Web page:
Can You Be Fired for Filing a Workers Compensation Claim?
If you fear employer retaliation for filing for workers’ compensation, don’t worry — you’re not alone. As a trusted workers’ compensation lawyer near Atlanta, Workers’ Compensation from The Law Offices of Darwin F. Johnson understands that many workers feel that their employer may punish or even fire them for filing. Let’s take a more in-depth look at what employer retaliation entails, as well as what your available recourses are.
What Is Employer Retaliation?
In the Peach State, employers can’t retaliate against or fire any of their employees just for filing workers’ compensation claims—almost all employees have this right. Now, your employer may be upset that you asked for compensation for your work-related injuries for all sorts of reasons, chief of which may be the simple fact that they don’t want to payout. To “punish” you for asking, your employer might try to retaliate. Harassment or discriminatory behaviors that classify as retaliation include the following actions:
- Cutting back your pay or benefits
- Demoting you or changing assigned tasks/responsibilities
- Moving around or decreasing your shifts or hours
- Giving you unfounded negative performance evaluations
- Denying you promotions
- Otherwise taking disciplinary action against you without specific or adequate reason
Pinpointing correctly which behaviors your employer may use as retaliation can be tricky because they may not be at all related to your workers’ compensation claim; after all, assigned tasks and responsibilities change depending on the company’s needs. For example, a restaurant gives fewer hours to an employee who just filed for workers’ compensation due to it being a slow season. Or, an employee who just filed for workers’ compensation doesn’t receive the promotion they were gunning for, even though the employer based the decision solely on candidate performance. In these cases, the employer is not retaliating.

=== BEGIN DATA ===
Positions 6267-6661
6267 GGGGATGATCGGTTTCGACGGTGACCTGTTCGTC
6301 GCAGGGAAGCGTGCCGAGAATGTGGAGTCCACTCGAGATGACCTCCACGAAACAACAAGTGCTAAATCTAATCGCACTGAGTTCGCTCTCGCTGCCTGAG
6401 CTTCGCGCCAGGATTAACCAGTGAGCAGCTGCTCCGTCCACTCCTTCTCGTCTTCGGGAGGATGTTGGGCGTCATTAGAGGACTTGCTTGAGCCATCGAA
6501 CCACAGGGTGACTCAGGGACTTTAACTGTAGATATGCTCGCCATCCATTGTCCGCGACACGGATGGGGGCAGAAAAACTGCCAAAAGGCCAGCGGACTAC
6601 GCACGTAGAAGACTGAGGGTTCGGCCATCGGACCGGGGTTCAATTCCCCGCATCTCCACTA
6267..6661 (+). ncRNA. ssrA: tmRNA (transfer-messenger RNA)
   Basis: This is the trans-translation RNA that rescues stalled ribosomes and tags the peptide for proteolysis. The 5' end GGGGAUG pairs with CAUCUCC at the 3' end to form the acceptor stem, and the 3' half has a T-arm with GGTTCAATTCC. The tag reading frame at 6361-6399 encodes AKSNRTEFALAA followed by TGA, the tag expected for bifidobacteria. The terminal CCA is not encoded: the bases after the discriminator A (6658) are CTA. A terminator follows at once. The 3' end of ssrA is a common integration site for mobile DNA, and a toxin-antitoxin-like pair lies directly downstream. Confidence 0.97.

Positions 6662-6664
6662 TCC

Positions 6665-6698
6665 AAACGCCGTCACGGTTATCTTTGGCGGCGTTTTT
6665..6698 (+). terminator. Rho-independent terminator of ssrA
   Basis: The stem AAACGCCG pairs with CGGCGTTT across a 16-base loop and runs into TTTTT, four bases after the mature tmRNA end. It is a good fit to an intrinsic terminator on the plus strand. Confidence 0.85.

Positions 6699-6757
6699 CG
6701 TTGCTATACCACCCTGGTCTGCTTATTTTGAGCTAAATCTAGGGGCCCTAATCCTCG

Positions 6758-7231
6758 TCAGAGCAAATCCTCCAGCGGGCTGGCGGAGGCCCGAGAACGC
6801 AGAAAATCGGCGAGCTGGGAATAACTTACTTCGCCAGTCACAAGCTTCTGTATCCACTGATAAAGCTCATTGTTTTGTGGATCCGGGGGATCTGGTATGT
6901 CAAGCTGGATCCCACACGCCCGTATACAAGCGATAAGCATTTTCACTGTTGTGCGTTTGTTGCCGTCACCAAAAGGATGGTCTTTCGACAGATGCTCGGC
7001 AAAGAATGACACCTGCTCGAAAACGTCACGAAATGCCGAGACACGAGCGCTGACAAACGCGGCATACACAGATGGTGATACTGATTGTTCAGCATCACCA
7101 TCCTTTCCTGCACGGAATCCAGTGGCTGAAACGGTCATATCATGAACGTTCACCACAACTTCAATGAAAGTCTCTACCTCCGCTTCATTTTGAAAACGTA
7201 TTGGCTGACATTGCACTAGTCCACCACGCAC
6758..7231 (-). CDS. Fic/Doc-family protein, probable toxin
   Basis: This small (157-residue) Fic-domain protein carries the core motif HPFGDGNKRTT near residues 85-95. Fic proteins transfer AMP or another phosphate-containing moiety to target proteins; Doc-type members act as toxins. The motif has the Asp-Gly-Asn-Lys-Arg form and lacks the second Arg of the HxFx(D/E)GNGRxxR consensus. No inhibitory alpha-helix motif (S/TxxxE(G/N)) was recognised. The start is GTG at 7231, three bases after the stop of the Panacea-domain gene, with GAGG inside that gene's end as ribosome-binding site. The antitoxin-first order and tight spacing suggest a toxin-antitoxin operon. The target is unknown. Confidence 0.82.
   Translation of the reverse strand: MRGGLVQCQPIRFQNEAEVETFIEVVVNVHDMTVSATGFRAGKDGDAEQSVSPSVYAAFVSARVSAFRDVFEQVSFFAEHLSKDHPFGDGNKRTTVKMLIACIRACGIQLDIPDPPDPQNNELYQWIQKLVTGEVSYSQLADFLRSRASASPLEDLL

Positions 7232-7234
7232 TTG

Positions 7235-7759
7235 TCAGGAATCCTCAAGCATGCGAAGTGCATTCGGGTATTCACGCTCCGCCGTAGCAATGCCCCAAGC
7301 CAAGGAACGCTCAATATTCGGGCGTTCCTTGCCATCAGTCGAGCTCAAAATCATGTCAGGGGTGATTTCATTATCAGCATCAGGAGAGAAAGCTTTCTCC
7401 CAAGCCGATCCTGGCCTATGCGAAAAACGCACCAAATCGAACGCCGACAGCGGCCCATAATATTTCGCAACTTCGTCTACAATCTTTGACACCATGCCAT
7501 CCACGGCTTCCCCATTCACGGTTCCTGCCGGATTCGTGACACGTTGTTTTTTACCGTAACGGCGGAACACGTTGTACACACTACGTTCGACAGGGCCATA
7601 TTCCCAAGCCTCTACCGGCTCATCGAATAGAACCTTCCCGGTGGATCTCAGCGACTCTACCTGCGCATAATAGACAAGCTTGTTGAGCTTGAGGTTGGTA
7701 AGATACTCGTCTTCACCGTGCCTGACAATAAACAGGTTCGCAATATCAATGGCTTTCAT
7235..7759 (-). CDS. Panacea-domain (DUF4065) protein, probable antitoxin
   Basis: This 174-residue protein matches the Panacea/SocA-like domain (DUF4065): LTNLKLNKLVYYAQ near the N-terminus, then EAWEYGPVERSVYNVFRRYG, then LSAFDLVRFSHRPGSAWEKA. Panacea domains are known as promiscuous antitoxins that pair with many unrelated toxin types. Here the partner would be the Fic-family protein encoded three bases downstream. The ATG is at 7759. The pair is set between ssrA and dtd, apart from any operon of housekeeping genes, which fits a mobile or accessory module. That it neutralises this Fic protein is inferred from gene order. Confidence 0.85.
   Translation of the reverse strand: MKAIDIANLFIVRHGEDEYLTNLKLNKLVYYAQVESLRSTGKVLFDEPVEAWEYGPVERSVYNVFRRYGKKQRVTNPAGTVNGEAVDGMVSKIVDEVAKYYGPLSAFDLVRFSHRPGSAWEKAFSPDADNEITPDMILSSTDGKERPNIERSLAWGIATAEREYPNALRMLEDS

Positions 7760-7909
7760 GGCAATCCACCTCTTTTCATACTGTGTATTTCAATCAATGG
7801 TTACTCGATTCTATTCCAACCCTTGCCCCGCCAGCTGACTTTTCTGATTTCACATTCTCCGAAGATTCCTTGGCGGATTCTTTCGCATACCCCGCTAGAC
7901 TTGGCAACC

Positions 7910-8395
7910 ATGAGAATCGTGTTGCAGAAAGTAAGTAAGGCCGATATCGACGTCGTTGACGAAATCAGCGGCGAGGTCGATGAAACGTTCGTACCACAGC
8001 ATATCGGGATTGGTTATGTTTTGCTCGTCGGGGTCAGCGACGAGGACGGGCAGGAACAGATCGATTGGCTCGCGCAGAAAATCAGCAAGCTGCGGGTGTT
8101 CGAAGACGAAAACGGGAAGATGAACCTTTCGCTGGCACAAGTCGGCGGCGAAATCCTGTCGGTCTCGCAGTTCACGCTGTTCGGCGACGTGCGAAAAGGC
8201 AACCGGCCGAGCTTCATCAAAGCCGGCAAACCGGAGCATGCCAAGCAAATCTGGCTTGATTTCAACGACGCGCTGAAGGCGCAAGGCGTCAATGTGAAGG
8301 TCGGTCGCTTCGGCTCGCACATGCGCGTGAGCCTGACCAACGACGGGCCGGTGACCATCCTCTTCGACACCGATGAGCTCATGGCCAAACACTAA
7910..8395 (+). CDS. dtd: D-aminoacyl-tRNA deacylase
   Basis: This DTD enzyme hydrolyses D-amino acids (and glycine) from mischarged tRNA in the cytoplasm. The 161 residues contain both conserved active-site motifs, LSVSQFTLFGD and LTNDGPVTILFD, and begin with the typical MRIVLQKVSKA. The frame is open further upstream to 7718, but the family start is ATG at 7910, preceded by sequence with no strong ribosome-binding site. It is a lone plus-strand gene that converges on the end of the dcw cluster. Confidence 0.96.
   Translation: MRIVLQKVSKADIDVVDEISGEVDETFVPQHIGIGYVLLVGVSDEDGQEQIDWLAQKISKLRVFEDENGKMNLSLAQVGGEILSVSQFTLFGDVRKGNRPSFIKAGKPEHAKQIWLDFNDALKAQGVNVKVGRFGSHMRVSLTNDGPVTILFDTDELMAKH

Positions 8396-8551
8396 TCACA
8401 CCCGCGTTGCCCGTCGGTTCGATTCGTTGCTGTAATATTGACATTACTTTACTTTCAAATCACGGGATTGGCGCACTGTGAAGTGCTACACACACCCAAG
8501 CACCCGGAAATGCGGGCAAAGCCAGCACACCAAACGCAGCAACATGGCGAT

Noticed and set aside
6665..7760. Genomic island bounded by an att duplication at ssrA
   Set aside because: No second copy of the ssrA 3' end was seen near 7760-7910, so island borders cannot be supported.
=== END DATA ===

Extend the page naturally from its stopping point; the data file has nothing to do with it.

Want to test your knowledge? Take this short quiz about workers’ benefits and employer retaliation’s key concepts:
What Happens if Your Employer Retaliates?
While employers are forbidden from firing or retaliating against an employee because they are filing for workers’ compensation, Georgia law doesn’t say anything about firing or retaliating against workers who are getting the benefits. The at-will statute in Georgia allows the employer to terminate any employee who doesn’t have an employment contract.
It’s understandable why injured workers may hesitate in reporting an injury to their employer, as doing so drums up fear of swift dismissal or otherwise negative consequences. If you suspect you’re subject to employer retaliation as a result of filing for workers’ compensation and need a team of workers comp lawyers in Georgia, contact Workers’ Compensation from the Law Offices of Darwin F. Johnson today!